With the prolonged winter of 2018, it might not seem like you will ever see the grass again. If history is any indication, a winter that extends into April often means an unseasonably hot summer. This can lead to an increase in the amount of ticks in your yard and other outdoor spaces, although these parasites can survive year-round. As a midwestern state, Minnesota has more ticks than many other states.
The most likely places for a tick to attach itself to your dog or cat’s body is on her head, neck, ears, and feet. However, you may find them at any spot on your pet’s body. Ticks are most active in the warmer weather and typically live in tall brush, trees, and grass. That makes it easy for them to transfer to your dog or cat’s fur. Unfortunately, even indoor pets aren’t immune from tick bites since this parasite could get into the house from another pet or when attached to a person.
If a tick gets in your pet’s ear canal, he may shake his head frequently to attempt to dislodge it. Other possible indications include a fever, feeling a small bump on your dog or cat’s body, and scabs that you can’t explain any other way. It’s often difficult to spot on tick on your pet until it becomes fully engorged with his blood. By this time, the tick might have transmitted anemia, tick paralysis, Rocky Mountain spotted fever, or Lyme disease.
We at Chaska Valley Veterinary Clinic encourage you to complete a tick check with your pet every day. Start at the top of her head and run your fingers to the tip of her tail. Be sure to check her ears, feet, and underbelly at the same time.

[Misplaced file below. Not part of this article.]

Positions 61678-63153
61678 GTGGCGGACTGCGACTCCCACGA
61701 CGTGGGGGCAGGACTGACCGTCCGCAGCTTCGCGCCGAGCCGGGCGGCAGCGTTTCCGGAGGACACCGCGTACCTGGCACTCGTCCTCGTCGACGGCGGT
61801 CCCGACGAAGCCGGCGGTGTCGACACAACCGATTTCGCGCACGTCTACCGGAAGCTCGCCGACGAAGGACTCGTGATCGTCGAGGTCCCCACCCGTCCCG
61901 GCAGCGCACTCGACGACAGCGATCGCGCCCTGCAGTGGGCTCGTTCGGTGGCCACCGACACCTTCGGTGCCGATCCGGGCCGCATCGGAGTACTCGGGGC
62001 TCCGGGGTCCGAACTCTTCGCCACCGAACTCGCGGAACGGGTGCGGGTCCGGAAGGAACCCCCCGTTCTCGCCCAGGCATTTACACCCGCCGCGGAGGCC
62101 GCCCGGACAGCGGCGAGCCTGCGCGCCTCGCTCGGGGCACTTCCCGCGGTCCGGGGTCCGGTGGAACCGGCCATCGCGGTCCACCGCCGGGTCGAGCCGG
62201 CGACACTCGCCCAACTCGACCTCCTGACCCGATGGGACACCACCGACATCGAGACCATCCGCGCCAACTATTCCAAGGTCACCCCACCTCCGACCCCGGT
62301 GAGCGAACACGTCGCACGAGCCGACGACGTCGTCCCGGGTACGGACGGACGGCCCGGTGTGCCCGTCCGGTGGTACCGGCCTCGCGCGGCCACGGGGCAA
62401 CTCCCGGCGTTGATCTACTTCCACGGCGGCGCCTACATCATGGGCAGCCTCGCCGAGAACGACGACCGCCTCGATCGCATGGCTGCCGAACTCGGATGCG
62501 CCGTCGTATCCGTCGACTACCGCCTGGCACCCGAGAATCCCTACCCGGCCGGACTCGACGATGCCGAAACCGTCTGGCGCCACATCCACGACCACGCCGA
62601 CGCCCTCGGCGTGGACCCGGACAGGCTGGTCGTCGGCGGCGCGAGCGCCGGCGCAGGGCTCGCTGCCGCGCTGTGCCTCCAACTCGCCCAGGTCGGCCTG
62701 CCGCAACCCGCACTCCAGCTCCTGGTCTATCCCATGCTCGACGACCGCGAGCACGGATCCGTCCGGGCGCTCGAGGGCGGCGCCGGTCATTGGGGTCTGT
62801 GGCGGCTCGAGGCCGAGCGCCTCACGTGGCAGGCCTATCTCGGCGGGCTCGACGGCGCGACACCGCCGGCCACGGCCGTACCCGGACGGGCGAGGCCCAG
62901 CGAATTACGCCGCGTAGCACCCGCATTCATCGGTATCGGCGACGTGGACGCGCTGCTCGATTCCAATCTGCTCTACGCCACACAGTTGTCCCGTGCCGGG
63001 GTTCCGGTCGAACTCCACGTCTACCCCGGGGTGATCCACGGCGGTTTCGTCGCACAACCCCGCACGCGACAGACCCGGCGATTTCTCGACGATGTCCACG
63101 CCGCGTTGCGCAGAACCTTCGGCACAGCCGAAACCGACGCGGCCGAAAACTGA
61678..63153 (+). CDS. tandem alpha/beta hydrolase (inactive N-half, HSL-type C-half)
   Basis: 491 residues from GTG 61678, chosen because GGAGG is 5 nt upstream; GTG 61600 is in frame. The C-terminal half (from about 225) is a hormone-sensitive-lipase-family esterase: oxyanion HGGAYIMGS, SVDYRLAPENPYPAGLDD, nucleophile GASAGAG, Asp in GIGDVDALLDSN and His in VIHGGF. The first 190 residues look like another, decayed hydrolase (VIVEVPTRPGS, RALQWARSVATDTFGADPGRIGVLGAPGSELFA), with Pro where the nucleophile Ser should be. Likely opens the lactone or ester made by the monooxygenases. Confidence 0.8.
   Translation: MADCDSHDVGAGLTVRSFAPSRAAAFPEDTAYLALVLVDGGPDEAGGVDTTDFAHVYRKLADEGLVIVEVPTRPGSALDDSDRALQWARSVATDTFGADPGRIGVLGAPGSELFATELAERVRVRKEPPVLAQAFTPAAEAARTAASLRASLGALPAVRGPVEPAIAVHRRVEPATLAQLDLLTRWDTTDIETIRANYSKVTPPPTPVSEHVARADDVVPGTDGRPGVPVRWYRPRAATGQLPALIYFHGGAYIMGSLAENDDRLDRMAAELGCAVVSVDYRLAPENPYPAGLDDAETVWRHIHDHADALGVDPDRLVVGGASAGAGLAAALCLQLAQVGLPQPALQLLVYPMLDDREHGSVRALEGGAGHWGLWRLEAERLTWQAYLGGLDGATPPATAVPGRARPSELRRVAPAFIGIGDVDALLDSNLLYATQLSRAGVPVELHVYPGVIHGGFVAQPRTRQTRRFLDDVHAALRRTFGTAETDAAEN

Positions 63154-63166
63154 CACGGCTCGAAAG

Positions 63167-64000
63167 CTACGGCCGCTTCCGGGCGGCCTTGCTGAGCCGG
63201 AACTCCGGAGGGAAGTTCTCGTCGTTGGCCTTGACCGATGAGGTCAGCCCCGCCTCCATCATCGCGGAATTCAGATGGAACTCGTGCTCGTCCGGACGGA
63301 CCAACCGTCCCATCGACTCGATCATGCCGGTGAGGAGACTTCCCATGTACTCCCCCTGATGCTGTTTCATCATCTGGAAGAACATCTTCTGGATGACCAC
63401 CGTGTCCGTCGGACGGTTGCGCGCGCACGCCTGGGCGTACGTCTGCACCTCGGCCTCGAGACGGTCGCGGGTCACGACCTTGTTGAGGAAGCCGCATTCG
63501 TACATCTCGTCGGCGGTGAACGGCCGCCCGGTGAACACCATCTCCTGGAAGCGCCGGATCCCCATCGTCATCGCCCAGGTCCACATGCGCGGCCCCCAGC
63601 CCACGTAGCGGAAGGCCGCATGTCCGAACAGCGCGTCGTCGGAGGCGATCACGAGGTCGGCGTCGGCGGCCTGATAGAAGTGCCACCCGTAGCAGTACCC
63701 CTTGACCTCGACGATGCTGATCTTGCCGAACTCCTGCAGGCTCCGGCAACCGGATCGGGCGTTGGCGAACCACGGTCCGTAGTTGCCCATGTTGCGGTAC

If you feel or see a tick, find a pair of tweezers and clamp it around the tick’s head. After ensuring you have a tight grip, remove the tick with one quick pull. If you twist while pulling, the tick’s body could break and part of it could remain lodged in your pet. Place the tick in rubbing alcohol to kill it. If you’re concerned the tick could have spread a disease, place it in a jar with the date and bring it to us when you bring your pet in for an evaluation.
Preventing Tick Bites
We encourage you to keep your lawn cut short and to remove all organic debris like rake clippings and leaves. This can cut down on the number of ticks in your yard. When you take your dog to a wooded area, make sure he remains by your side the entire time. Don’t allow him off-leash to investigate anything, especially trees and leaf piles.